Why We Medicate Our Son with ADHD
by Shannon Aronin on July 8th, 2015

​My son is on medications. Before I had a child, before I had this child, I too had opinions about how ADHD was so “over-diagnosed” and “over-medicated.” I was wrong.

It seems like every week another article comes out questioning the validity of ADHD and suggests that medication is the wrong way to go and it’s all about diet or poor parenting. Never mind the fact that we can see brain scans showing differences in the ADHD brain. Moms in particular take the heat, but of course every depiction of psychological care start with analyzing the mother-child relationship. And it’s crap. These days I hang out almost exclusively with other special needs families and I see a lot more families withholding treatment from kids who are suffering than I do parents who nonchalantly drug their kids. The decision to medicate your child is not something taken lightly, nor should it be. Also, stimulants are EXPENSIVE! Boo’s medications cost $600+ every month, out-of-pocket. That’s more than many Americans pay for rent. Medication is a gut-wrenching choice, the time spent tweaking the medications to determine the right regimen is grueling, and it is far from being the easy way out.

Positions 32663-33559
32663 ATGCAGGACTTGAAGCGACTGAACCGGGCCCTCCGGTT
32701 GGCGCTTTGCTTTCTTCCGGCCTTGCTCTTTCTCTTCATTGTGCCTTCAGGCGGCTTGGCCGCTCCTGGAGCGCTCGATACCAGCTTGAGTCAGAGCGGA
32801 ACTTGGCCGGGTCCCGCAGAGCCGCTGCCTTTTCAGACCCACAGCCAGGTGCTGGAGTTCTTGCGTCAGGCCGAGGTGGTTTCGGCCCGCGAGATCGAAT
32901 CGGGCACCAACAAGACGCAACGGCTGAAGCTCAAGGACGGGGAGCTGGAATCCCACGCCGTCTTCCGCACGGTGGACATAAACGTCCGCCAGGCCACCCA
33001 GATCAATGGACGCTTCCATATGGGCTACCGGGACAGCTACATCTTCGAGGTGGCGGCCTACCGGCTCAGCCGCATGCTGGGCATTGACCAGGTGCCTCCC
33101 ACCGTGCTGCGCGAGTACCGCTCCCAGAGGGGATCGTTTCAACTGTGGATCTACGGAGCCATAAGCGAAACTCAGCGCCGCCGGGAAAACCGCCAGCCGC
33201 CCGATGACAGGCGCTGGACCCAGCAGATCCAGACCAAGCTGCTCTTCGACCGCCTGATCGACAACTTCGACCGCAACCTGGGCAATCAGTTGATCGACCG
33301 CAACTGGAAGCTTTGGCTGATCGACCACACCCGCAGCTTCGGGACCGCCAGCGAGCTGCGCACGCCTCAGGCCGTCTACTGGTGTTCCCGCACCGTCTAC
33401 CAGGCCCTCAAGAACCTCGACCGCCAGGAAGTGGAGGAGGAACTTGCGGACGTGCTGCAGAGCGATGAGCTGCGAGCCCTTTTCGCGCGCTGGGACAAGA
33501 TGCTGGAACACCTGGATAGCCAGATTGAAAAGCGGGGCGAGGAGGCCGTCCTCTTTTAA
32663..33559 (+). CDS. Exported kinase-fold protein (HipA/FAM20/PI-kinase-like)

There is no guarantee that my child will turn out better than your un-medicated child with ADHD. At all. But before you judge me, consider that untreated ADHD in childhood is associated with a host of risk factors and negative life outcomes, including problems at school, work, in relationships, driving records including accidents which are prone to be more serious, eating disorders, trouble with the law, anxiety, depression…  To medicate or not medicate, neither choice is risk-free.